Right desire, plus effort, results in answered prayer bringing in knowledge of God, hence of man. This individual forward motion of thought constitutes the advancing age. This advancement of the individual is achieved through higher conceptions, uncontaminated and unhampered by the conventions and traditions of a period outmoded and outgrown.

The advancing age is then a very personal matter with the individual. It must be one's own advancing age which admits the efficacy and supremacy of Mind, Spirit, and sets the standard and maintains the stability of one's practice.

Age is not, in truth, a compilation of time but of unfoldment, development. The advancing age is the age of receptivity and initiative. It recognizes the efficacy of Christian Science and is quick to avail itself of its practice in daily living.

Mrs. Eddy saw that the individual could not afford to wait for others to become receptive, enlightened, and progressive. In a sermon entitled "Christian Healing," she writes (p. 1), "We have asked, in our selfishness, to wait until the age advanced to a more practical and spiritual religion before arguing with the world the great subject of Christian healing; but our answer was, Then there were no cross to take up, and less need of publishing the good news.'"

The advancing age is the individual's new birth, continual regeneration. Evolution out of error is its disappearance plus the appearance of the real and eternal. That appearance is the advancing age, ceaseless and endless. God, who is changeless good in essence, is never the same in aspect. His man is infinitely various. The advancing age assures newness of life to every idea, from the component to complete man. Humanly, then, in the advancing age we have changes, but always for the better. Only such changes are progressive.

The advancing age is the subjugation of the advancing modes of the human mind. Mrs. Eddy's wisdom in elucidating Christian Science becomes more and more apparent as the age advances in physical science. Only Christ can save a world caught between its useful knowledge of atomic energy and the threat of the atom bomb.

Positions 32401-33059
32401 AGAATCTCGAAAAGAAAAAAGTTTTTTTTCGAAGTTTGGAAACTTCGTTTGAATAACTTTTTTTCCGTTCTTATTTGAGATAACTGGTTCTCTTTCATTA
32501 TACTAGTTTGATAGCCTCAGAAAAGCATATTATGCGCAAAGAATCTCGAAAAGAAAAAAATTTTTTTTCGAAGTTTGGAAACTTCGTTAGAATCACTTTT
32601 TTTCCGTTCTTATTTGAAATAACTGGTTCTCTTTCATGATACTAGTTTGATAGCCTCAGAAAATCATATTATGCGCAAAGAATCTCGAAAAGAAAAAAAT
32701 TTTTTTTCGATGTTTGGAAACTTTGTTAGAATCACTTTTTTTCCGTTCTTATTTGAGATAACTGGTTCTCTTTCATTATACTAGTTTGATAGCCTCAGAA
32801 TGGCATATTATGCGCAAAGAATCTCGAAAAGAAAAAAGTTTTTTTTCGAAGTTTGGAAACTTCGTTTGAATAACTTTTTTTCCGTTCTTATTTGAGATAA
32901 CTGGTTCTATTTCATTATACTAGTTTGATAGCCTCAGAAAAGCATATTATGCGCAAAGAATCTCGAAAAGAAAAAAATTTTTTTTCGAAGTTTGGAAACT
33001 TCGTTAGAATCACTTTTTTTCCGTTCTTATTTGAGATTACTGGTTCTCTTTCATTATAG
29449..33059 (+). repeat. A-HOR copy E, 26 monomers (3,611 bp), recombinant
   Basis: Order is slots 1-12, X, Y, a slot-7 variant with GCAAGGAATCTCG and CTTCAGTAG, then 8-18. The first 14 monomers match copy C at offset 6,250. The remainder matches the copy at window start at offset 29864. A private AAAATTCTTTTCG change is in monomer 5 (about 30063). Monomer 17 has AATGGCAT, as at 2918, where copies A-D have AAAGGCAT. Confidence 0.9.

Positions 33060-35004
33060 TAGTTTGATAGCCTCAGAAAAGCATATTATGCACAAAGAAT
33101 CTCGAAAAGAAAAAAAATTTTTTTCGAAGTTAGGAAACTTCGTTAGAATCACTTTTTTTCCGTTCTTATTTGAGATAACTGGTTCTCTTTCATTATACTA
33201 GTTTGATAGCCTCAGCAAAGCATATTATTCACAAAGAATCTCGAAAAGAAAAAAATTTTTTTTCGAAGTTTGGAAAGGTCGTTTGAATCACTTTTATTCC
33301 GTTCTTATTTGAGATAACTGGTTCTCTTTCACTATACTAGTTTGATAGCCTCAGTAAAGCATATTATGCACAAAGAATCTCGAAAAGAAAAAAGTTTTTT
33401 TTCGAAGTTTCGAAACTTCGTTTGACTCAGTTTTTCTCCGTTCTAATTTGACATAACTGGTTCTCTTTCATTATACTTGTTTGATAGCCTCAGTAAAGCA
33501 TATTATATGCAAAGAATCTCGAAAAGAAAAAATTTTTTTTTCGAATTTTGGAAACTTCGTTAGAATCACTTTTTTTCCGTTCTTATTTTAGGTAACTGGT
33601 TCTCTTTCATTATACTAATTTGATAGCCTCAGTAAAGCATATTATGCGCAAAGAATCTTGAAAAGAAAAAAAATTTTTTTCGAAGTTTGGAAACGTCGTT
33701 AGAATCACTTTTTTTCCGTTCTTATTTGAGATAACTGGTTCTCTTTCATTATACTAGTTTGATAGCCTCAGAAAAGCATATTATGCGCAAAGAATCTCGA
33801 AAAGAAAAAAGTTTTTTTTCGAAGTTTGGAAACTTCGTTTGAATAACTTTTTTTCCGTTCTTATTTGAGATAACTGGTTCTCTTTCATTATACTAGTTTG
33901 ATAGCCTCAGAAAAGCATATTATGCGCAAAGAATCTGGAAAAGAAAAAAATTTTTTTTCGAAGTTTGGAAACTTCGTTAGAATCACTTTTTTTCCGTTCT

Where physical science abounds, Christ must much more abound, else the world would be unable to avoid the tragedy of its own knowledge of itself. All true advancement is incidental to the unfoldment of real Mind, and when real Mind is seen as primary, all secondary effects are in order and wholesome and progressive.

Refinements of matter counterfeit but do not constitute the advancing age. In the advancing age the confusion of all attempts to make matter reach heaven disappears, and complete separation of Spirit and matter keeps Truth and error in perspective. The advancing age offers a clarified, divine Science, not the confusion of physical science, which expands only to threaten the world with the destruction of civilization and a return to the stone age.

The advancing age offers a clarified medicine, purely spiritual, and not the confusion of the belief in the alleged curative power of matter, which promises healing and fastens itself as an Old Man of the Sea upon one's back. The advancing age offers the pure religion of Christ Jesus, instead of a Babel, which attributes evil to God, matter to Spirit, and pictures a God who condemns His own handiwork.

Flying at great height in a moonlit sky, one could, it would seem, reach out to touch the heavenly orb, so near at hand it appears in the rarefied atmosphere; and every snow-white cloud stands out in boldest relief. Even so we come nearer the golden heart of God as the earth mists thin in the upward swing of thought.

Reality is clearer in the silent reaches of spiritual consciousness, unhampered by the low-lying blanket of mortal mind. The less dense the air, the higher from earth, the clearer is the vision and the more glorious the scene. The effect upon the individual is a buoyancy beyond the drag of any reluctant earth-bound thought. It is a consciousness freed and occupied by the invigorating influx of pure spiritual-mindedness.

In this rarefaction, one disregards earth weights. One gains glimpses of reality and hears the angelic symphonies. The world takes note of the advancing age of the individual, as witness this verse of an observant poet:

"Today I met with one
Who burden bore
No mortal arm could span.
Yet carried he it well,
Walking as if 'twere hand alone
Upon the hip.
Imponderability!"